PD: [The debut album] seems to have come out well, I think, especially in the UK, it’s harder to tell in the U.S. since we haven’t been there since it came out, but in the UK and Europe, [the reception] has been really good, we’ve toured a lot in the UK and Europe, and the people seem to have responded well to it, which is nice. We spent a lot of time on the album, so it’s good to finally hear what other people think of it. It’s been such a long time since we finished it that you kind of lose track of things when it happened that long ago, so for people to just be hearing it very recently, it’s really nice to hear what they think of it.

While it may have seemed to listeners and critics that the band came out of nowhere when they released their debut record, and the quartet has become an “overnight success,” Doyle says it doesn’t feel that way to him. “Before we’d begun recording or playing live we spent quite a long time in the studio just writing for a few months, so for us I guess it feels like we’ve been around a lot longer than we have actually have been in the public eye. … So I like to think that we’ve put a lot of work into it anyway, at least, … it feels like we’ve been going for a long time.”

When asked about the “sophomore jinx,” Doyle at first professes ignorance of the term, but when asked if he feels pressure to follow up their debut, he’s a little more forthcoming.

PD: Not really. I know what people mean when they say that, but I guess it’s different when you’re actually in the band because it’s hard to know what people are expecting, really, because it’s hard to know what they took from the first record, like, I don’t know, do they want a really poppy record? … It’s hard to tell because we’re in the middle of writing for the second record, so, to me it sounds a bit more poppy, the stuff we’re working on now, whereas maybe someone else might not think so—it’s hard to say at the moment, but I feel pretty confident that at least the songs are there. I’m happy with how they’re sounding at the moment, so hopefully people won’t be disappointed, [and have some more] songs to sing along to.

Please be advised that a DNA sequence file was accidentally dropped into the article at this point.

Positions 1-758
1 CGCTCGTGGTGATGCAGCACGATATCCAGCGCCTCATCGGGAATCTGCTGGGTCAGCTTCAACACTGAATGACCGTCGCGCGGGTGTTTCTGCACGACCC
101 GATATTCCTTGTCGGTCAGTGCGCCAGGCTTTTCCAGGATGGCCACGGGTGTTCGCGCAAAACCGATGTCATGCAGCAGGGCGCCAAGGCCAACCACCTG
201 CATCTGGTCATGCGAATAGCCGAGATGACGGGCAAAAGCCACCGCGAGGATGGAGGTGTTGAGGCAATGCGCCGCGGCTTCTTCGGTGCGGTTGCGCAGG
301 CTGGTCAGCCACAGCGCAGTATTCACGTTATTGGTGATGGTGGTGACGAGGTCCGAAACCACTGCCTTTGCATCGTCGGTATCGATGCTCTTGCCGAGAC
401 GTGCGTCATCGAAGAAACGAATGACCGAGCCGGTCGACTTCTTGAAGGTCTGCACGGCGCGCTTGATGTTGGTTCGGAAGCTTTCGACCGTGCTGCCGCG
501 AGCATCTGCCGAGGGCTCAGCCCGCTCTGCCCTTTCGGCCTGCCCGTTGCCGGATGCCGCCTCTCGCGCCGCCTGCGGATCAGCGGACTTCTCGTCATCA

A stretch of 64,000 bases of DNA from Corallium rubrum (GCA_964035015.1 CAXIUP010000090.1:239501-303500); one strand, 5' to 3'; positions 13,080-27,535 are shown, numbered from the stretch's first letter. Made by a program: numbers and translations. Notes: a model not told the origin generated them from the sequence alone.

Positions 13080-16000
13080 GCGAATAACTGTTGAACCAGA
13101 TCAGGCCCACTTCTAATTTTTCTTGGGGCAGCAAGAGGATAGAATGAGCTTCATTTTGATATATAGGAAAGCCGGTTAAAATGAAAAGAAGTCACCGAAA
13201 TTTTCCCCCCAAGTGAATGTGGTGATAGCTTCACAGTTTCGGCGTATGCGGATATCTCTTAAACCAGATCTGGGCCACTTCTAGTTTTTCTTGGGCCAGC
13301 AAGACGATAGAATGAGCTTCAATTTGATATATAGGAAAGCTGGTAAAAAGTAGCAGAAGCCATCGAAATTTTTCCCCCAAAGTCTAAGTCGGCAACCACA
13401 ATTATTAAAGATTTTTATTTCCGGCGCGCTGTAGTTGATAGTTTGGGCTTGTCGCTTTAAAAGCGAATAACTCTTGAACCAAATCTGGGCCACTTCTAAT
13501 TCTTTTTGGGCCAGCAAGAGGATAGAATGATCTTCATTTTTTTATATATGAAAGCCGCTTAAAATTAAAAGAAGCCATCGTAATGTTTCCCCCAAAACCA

Perhaps a legitimate criticism of the first record was how visibly the songs wore their influences on their sleeves, so Doyle is asked how the band makes their music more than just an assemblage of their influences.

PD: I think it’s best not to think too much about it when you’re writing. Because there [are] four people in the band, there’s a lot of different influences coming in at the same time. I think the key is not to think about it too much, and then what comes out comes out, and I think a lot of influences come out subconsciously, anyway. We never really sit down and say, “Let’s write a song that sounds like this band, or let’s write a song that sounds like this song.” We all have our individual parts and then hopefully what comes out doesn’t sound like a copy of one thing but it’s really a mix of different influences—that’s the plan anyway.

He says the biggest misconception in terms of the band’s influences is that “a lot of people seem to think that we’re influenced by the UK C86 bands [that were featured on an NME compilation from 1986], but I think we’re probably more influenced by American bands than we are by British bands like Beat Happening and things like that [and] a lot more Flying Nun stuff from New Zealand rather than the UK bands.”

Although the band did some shows on the East Coast the first year they were together, and have played SXSW in Austin, Texas, and in Los Angeles and New York, the rest of the time was with The Drums, on their upcoming tour of North America, “We’ll be playing a lot of places that we’ve never done our own shows, which is exciting.” In addition, “We’ll be playing four or five new songs as well as old ones from the first record, too. We’re going to try to mix it up to keep it interesting for people as well as keep it interesting to us, since we’ve been playing everything so long, it’s nice to fit some new things in there to try out.”

At the conclusion of the interview, Doyle apologizes if he seems distracted: “I’m just trying to sew a button onto my shirt as I talk,” he laughs. No, this certainly doesn’t sound like the behavior of a goth, but readers can judge for themselves on their upcoming tour, and on their next record. Judging by their impressive debut, it would be a shame to pass up the chance to revisit Veronica Falls.